But around Josh’s third birthday, I ordered some Beginner Books through a book club. By the time they arrived, Josh had cracked the code and didn’t need Beginner Books any more. That was SO much fun to watch!

More visitors. Here we are at the Liberty Bell again, this time with Wendy.


Ah, and this trip to the Liberty Bell has a story that goes with it. We didn’t watch a lot of TV, because we couldn’t afford to get cable. Josh had seen one episode of Teenage Mutant Ninja Turtles (Yes, they were around 26 years ago!) and was entranced. But he happened to see that one episode twice. And in that episode, a bad turtle impersonated the good turtles — and cracked the Freedom Bell!

Well, Josh didn’t understand the whole impersonation thing and didn’t realize that it was bad to crack the Freedom Bell. So when Josh saw the Liberty Bell, they started saying things like “Pow! Smash” and waving a fist at it.

Well, then Josh really looked at the bell and saw the crack. Their eyes got wide.

“It’s broken!” said Josh. “I broke it!”

And that was how my child believed they cracked the Liberty Bell with the power of their mind.

Later, Gram E. and Gramp E. were passing through the Philadelphia airport, and we went to spend an hour with them.


Those were the days when Gramp E. and Josh would play a game endlessly. One would say, “Something about… X” Then the other would say, “No, no, no! Something about… Y” And Y would be something very loosely associated with X. It was a fascinating game to listen to, and Josh’s giggles and Gramp E.’s laughs made it completely delightful.


Around Halloween time, Gram E. sent two costumes she’d originally made for Steve! (Wait, I might be remembering that wrong. They might just be from the same pattern.)



And around November, our dear friends from California, Audrey and Tom deRivera, with their son Jonathan, moved to a Philadelphia suburb, about 45 minutes away! We were so glad to see them!


We still hadn’t found a church we liked. I have to admit, I’ve never liked visiting churches. (It goes back to when my parents moved to California when I was a shy child, and they visited a lot of churches before they settled on one.) Nothing felt right. But Audrey and Tom found a nice church right away, so many weeks, we’d drive across the river and go to church with them.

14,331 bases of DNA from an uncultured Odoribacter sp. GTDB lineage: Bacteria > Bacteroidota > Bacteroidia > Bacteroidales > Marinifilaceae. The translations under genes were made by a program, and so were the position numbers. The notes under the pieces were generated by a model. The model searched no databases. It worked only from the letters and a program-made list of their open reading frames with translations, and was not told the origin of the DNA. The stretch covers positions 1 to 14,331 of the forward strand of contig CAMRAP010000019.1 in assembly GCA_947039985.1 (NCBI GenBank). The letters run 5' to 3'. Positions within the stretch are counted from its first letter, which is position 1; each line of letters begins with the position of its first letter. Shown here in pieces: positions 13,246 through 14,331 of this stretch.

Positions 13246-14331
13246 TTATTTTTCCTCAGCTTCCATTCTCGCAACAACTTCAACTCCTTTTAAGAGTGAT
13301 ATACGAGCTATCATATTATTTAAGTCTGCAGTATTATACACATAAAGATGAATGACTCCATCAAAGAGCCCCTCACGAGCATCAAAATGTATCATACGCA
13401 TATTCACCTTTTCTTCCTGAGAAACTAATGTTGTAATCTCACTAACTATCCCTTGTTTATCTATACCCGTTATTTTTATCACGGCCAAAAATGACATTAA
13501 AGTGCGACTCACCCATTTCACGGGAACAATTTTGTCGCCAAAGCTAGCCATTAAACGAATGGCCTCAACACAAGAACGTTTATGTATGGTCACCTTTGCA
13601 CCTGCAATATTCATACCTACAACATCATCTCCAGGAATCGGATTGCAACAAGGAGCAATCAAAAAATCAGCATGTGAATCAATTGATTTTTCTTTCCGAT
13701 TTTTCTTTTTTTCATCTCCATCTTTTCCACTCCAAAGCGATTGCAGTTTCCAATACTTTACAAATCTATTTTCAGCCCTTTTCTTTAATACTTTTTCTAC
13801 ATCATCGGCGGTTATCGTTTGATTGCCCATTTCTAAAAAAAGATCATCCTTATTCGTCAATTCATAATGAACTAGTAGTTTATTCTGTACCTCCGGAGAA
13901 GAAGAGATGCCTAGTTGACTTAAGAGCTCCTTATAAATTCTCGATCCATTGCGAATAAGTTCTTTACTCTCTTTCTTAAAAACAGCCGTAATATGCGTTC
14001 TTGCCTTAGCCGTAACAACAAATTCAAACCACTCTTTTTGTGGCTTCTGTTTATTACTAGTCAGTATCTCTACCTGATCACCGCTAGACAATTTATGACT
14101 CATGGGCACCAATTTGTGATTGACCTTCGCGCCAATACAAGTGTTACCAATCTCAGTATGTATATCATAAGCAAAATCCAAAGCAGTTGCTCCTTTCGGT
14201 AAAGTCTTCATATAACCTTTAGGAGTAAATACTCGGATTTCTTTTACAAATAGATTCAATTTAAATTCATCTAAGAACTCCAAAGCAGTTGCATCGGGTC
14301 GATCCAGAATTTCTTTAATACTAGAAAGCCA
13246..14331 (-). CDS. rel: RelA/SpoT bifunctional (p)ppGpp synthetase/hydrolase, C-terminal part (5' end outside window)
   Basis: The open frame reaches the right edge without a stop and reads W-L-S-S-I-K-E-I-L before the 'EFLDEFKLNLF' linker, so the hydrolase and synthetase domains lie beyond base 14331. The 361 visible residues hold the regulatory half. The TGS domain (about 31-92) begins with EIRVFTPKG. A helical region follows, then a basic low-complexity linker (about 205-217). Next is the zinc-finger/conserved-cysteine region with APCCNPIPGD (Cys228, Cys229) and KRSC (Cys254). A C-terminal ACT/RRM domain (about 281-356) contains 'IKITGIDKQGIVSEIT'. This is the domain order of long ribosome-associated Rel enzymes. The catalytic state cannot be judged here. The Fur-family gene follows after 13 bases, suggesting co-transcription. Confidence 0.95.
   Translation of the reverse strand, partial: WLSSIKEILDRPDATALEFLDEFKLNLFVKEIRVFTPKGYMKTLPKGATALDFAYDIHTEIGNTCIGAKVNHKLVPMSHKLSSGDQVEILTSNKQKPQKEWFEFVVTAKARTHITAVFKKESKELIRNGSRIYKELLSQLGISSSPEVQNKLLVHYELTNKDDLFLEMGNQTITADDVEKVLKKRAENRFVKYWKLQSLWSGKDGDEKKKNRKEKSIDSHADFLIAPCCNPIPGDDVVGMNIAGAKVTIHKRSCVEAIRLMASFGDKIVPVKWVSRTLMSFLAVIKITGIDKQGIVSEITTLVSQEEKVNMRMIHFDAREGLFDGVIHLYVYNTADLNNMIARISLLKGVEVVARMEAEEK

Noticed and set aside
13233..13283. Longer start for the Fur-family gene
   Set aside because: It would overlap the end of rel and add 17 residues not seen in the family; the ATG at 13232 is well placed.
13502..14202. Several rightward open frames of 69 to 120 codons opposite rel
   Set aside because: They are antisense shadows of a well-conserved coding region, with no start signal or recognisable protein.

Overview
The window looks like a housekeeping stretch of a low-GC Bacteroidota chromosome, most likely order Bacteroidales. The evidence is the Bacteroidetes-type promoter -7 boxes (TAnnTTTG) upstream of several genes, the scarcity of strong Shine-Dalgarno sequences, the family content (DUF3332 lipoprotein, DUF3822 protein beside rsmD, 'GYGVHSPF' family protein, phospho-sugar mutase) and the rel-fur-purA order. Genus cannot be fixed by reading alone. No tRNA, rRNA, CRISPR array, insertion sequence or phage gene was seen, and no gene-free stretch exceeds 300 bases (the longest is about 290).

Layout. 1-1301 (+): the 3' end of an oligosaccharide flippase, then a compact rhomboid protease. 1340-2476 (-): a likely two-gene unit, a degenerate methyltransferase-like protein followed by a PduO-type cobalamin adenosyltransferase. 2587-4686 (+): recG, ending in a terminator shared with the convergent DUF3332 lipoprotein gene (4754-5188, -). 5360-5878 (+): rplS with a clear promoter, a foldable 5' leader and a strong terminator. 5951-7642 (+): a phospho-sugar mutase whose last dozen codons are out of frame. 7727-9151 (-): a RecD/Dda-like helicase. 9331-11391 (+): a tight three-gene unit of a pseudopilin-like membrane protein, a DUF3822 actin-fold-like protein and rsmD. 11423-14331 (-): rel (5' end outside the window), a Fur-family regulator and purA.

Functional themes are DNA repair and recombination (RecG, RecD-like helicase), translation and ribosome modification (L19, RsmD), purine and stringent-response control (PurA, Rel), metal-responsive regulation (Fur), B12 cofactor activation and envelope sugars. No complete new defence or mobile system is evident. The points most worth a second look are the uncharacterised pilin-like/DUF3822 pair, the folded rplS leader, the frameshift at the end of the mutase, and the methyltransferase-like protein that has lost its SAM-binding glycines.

This is at a park a block from their house.


We had a little accident with radiation at that park! Here’s Giant Josh holding Steve.


And my first year away from California, I was just crazy about Autumn! These were taken in our front yard.



For Thanksgiving that year, we drove down to DC and spent it with Darlene and Kathe.

This is one of my favorite pictures of the three of us. Steve took it at an angle that would show how TALL we are!


Kathe still had her dogs. (And always will, I think.)


We went to Arlington National Cemetery with Kathe and Joe.


I was reading a book on decluttering at that time and read the idea to take pictures of your trophies — and then throw them away. I’m rather glad I chose to do so and not carry them all over the world! I had to zoom in to see what they were for. Five of the little ones were for 5-in-a-row Tic Tac Toe championships in high school (and junior high). The other little ones for Hex and 3D Tic Tac Toe championships. The bigger ones are for being Junior Honor Guard in 11th grade and Co-Valedictorian in 12th grade, and one is an award for one of the classes I took my Senior year. And the cute kid is even better than the trophies.


For Christmas, Steve’s parents paid our way out to the West Coast to see them. Now, I was a tiny bit annoyed by that. They didn’t ask — and I’d been looking forward to my chance at a white Christmas. However, it was good to see family at Christmas.

We started at Stephanie and Bruce’s home in San Francisco.


Christmas Morning. Just what every nephew needs! A drum!


Josh was always much loved!




Next we went to Long Beach, California. Here’s my sister Wendy at my sister Becky’s house.


And cousins Jason and Josh unwrapping gifts.


Here’s my Mom reading to Josh and Melanie.


This is outside Becky’s house. I think Josh was dressed up for church.


We had another gathering at Ruth’s house, with Ruth and Susan and Darlene (also out in California for Christmas).



And here’s a gathering of folks from First Evangelical Free Church of Los Angeles. It looks like Audrey was also visiting for Christmas.


And the last stop of our Christmas trip was Phoenix with Gram E. and Gramp E. again. Here Gramp E. and Josh are demonstrating how their Eklund noses wrinkle in exactly the same way.


Back home, the deRiveras were visiting: